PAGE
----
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The Shadow Drop Is Alive and Very, Very Well

Over the last decade E3 has become known as prime digital real estate for the good old “shadow drop” (also sometimes referred to as a “stealth drop”or whatever Reddit wants to call it this month), i.e. “Surprise! This game/DLC is out THIS WEEK/TOMORROW/RIGHT NOW!” However, its arguable that following its novel heyday around the 2013/2014 E3 seasons, the trend fell off somewhat. After all, it’s difficult to market a game to a wide audience without some kind of build-up. Enter E3 2018, which has almost certainly seen the heaviest stream of shadow dropped content for the event – or any event of its kind – in history. EA kicked things off in fine fashion when they announced Unravel Two and released it immediately (At the time of writing I have just completed the game in co-op and it’s easily one of my favourite two-player platforming experiences in recent memory). Then Microsoft added some decently big new additions to the rotational Game Pass service and there they were – Fallout 4, The Division and The Elder Scrolls Online, ready to go on Xbox consoles the world over. Bethesda dropped Fallout Shelter, its ludicrously popular phone game, on console digital storefronts right after its own show, then Sony pulled the unprecedented move of adding a PS Plus free game mid-month – and it was none other than Call of Duty: Black Ops III.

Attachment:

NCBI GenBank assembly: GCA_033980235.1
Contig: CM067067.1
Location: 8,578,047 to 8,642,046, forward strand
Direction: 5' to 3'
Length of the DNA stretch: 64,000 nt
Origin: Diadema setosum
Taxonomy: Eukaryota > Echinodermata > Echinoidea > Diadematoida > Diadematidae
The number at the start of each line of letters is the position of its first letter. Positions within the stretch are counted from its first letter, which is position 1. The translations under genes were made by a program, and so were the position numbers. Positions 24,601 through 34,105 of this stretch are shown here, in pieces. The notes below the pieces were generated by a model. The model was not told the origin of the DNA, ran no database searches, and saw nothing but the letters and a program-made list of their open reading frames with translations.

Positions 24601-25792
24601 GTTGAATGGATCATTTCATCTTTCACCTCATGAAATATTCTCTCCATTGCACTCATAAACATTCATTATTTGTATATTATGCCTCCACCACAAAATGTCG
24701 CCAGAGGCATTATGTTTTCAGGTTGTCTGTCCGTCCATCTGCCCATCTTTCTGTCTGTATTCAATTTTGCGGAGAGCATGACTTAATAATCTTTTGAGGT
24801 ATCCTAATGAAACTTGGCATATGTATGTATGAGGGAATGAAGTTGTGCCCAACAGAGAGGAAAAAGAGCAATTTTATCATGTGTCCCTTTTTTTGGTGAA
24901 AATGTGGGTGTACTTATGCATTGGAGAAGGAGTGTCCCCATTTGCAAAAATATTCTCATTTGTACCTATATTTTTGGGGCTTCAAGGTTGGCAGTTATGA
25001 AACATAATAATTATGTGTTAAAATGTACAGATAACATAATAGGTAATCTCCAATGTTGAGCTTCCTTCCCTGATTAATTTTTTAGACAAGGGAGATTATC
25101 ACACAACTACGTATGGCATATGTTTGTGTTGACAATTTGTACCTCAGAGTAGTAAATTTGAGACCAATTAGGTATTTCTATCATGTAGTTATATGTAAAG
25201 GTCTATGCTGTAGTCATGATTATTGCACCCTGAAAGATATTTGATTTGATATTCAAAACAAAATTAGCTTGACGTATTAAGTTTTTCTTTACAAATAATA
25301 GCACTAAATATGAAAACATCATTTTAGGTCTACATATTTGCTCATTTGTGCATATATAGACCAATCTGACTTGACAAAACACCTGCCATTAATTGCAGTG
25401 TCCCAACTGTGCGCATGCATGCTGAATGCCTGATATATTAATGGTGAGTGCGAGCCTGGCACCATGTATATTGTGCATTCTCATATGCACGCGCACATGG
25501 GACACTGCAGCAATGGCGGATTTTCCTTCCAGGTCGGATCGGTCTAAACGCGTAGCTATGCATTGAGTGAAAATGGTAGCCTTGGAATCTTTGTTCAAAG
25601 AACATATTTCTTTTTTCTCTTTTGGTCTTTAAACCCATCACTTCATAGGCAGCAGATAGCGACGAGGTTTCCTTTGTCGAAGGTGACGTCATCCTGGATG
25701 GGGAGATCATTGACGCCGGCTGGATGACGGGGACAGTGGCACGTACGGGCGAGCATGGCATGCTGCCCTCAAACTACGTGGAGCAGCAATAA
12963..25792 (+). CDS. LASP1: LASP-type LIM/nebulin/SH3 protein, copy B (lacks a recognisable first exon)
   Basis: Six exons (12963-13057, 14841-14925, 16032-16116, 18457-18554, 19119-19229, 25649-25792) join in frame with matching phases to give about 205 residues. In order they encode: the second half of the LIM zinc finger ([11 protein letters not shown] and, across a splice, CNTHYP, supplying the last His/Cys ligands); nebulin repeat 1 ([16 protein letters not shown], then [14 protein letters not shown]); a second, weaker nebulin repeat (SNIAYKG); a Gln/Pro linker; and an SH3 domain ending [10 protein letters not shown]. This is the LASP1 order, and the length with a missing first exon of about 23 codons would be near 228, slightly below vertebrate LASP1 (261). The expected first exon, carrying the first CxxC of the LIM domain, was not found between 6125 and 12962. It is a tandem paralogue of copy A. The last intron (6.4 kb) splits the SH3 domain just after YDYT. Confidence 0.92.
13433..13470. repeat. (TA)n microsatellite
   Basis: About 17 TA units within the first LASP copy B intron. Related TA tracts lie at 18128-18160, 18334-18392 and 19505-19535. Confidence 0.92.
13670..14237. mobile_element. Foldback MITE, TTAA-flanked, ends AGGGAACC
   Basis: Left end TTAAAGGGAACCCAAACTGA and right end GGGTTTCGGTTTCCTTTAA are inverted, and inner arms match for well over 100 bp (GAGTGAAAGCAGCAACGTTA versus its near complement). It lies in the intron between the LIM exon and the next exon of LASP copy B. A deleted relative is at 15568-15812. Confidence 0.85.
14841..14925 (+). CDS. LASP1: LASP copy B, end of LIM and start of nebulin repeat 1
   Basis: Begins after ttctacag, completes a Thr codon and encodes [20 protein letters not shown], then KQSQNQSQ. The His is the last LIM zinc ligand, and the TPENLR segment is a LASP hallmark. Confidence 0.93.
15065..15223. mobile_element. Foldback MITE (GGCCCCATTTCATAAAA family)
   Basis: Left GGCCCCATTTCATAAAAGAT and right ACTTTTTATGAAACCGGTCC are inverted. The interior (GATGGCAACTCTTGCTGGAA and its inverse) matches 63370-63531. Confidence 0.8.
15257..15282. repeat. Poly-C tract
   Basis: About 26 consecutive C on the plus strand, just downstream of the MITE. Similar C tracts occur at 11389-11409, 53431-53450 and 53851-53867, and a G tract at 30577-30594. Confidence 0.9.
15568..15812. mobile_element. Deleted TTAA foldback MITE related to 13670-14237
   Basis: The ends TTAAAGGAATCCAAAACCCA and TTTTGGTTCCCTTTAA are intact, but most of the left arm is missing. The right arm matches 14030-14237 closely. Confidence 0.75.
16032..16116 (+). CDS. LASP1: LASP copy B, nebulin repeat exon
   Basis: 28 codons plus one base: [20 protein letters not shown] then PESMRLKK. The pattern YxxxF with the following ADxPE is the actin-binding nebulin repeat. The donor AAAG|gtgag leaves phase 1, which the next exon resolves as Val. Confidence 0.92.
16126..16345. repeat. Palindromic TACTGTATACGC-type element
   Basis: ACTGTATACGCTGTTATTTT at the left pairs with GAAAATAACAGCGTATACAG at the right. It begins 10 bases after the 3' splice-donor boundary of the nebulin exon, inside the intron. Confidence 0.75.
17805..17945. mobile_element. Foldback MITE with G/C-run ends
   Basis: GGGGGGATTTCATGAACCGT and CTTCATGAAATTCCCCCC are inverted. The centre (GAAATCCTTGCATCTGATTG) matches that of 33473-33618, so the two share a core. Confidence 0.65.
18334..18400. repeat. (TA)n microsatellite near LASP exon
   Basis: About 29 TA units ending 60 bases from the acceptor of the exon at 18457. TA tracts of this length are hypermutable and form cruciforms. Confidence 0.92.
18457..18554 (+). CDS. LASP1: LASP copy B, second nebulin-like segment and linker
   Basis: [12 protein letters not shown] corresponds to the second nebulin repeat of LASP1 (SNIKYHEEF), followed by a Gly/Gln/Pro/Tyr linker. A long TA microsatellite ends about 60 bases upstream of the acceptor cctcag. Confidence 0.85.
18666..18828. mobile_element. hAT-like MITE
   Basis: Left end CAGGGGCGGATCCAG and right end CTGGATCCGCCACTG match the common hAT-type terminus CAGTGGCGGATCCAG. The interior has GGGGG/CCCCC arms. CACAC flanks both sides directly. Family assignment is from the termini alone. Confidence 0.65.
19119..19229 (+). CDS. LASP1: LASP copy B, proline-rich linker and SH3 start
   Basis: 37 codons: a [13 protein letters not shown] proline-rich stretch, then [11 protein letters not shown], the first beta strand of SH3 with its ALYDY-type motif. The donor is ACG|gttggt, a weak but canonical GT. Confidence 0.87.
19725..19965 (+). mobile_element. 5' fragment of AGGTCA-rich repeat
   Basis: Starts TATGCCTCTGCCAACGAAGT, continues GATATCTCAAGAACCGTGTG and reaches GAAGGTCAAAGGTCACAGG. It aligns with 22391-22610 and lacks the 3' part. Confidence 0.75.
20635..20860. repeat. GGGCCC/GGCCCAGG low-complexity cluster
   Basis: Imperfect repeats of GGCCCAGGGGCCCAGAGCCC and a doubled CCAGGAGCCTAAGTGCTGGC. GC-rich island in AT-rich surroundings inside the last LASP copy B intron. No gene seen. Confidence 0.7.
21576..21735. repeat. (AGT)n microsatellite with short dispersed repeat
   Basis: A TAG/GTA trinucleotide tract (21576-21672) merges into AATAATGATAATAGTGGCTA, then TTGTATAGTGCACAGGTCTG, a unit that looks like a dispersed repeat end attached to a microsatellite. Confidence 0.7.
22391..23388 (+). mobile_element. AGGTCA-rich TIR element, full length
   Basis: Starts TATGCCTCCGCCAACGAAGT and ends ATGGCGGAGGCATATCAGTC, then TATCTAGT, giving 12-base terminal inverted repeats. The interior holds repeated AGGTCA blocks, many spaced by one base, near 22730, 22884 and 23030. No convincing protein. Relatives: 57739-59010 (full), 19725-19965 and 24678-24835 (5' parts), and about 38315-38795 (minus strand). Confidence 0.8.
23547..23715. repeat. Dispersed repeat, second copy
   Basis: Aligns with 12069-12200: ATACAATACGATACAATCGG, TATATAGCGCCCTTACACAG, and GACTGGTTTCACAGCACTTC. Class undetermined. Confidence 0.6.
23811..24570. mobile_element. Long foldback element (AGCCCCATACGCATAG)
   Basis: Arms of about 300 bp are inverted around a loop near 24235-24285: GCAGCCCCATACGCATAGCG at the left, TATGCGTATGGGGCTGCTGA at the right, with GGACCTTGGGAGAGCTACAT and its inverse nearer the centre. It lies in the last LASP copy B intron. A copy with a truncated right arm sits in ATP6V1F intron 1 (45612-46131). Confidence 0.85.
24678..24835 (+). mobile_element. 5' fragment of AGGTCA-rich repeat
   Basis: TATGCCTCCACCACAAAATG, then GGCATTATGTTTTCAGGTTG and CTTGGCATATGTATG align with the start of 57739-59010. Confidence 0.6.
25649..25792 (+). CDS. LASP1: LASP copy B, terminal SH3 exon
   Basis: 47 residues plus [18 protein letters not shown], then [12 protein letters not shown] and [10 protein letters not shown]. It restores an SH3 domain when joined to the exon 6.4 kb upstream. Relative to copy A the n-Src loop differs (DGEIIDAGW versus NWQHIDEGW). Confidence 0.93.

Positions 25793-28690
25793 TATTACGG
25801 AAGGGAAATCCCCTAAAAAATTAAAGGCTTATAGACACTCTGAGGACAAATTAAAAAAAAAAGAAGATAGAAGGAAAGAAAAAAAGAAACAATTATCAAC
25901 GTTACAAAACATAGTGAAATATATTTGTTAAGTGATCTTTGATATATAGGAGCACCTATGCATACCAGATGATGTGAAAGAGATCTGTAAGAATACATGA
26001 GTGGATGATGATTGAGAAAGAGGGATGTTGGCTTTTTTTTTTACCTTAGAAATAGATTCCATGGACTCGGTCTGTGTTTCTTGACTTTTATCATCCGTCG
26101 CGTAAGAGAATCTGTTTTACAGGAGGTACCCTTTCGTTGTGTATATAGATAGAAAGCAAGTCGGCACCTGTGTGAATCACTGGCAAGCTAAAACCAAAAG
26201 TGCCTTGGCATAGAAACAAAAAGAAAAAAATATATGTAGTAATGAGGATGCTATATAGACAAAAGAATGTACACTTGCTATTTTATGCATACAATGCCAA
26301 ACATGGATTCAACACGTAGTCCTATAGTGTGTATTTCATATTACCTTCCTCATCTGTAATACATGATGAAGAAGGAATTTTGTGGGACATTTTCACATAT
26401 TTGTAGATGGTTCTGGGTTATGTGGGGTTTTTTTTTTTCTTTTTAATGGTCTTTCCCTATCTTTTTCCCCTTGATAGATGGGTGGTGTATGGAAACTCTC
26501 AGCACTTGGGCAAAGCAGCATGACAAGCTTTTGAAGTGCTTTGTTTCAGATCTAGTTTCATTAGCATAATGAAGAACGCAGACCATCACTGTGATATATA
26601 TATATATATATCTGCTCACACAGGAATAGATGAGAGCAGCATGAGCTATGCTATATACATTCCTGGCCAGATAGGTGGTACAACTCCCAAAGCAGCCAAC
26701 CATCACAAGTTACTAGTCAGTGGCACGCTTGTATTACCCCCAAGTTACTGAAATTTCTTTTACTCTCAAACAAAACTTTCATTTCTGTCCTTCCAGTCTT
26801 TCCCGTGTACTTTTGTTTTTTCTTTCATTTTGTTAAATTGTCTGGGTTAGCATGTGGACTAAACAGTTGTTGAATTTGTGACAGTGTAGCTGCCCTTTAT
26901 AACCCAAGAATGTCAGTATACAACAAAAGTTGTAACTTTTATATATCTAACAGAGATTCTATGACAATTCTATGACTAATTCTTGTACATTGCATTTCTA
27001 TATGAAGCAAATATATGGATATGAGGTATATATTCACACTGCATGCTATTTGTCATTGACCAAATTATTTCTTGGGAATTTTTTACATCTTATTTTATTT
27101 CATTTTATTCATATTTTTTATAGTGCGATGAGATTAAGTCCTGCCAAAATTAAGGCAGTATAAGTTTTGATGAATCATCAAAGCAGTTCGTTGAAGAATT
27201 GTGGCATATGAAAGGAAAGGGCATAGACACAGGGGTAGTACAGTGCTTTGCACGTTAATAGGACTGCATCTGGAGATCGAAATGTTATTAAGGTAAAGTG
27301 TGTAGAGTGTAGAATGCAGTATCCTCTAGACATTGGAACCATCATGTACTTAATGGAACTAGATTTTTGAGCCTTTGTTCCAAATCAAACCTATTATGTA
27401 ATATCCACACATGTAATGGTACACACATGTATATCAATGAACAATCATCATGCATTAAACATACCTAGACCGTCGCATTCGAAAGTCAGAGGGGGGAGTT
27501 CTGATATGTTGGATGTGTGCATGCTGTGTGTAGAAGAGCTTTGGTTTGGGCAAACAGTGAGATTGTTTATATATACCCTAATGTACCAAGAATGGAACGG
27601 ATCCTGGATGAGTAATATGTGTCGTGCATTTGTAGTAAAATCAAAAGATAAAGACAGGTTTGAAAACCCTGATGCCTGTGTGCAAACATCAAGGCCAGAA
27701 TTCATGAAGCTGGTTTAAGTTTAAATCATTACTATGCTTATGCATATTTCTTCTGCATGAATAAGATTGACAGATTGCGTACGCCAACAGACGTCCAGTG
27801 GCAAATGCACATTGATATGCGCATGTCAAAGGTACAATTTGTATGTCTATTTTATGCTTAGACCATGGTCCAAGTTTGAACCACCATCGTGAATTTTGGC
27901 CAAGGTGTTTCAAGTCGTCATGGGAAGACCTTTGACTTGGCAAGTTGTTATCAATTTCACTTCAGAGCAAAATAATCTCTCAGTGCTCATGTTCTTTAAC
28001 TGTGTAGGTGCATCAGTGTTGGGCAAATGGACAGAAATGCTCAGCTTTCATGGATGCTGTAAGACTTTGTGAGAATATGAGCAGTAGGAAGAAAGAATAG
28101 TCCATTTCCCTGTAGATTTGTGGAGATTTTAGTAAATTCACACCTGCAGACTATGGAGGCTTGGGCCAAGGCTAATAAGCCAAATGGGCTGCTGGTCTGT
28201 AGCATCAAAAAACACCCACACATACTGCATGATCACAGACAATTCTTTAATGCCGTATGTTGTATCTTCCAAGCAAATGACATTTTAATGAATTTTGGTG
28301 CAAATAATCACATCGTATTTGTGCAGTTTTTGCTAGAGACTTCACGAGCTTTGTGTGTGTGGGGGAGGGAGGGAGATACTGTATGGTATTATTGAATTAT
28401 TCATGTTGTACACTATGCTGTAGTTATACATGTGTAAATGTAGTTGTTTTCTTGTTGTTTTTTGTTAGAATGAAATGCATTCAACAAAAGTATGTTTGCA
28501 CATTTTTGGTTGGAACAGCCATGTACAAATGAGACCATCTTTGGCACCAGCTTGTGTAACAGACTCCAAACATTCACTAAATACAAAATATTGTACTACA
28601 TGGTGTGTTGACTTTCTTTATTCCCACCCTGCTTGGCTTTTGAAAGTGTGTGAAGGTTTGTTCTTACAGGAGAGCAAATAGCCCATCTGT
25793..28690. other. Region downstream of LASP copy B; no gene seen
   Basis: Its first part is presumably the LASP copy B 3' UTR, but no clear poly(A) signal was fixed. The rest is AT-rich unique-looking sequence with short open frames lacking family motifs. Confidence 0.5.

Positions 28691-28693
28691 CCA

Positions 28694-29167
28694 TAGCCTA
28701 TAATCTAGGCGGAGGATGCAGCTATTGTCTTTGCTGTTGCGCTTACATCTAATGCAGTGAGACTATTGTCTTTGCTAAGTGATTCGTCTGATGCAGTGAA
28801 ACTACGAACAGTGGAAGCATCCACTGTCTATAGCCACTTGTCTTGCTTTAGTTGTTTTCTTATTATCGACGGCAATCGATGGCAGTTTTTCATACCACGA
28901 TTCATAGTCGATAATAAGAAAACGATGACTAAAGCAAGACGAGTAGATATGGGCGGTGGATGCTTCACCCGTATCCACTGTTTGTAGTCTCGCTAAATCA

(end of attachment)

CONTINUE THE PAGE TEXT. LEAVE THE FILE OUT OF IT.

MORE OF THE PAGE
But it wasn’t until Nintendo’s digital presentation and subsequent Treehouse stream that 2018 really staked its claim as the year to keep your online stores refreshed. Not only did the company throw down a fresh new mode for Xenoblade Chronicles 2 players, a meaty new demo for Octopath Traveller, the long-awaited Octo Expansion DLC for Splatoon 2 and the original arcade version of Donkey Kong – all virtually without warning – during the course of E3, but they topped the movement off with the juicy double-whammy of Hollow Knight and Fortnite, two of the most talked-about games this year among Switch fans. Right there in the eShop, ready to go. Mint.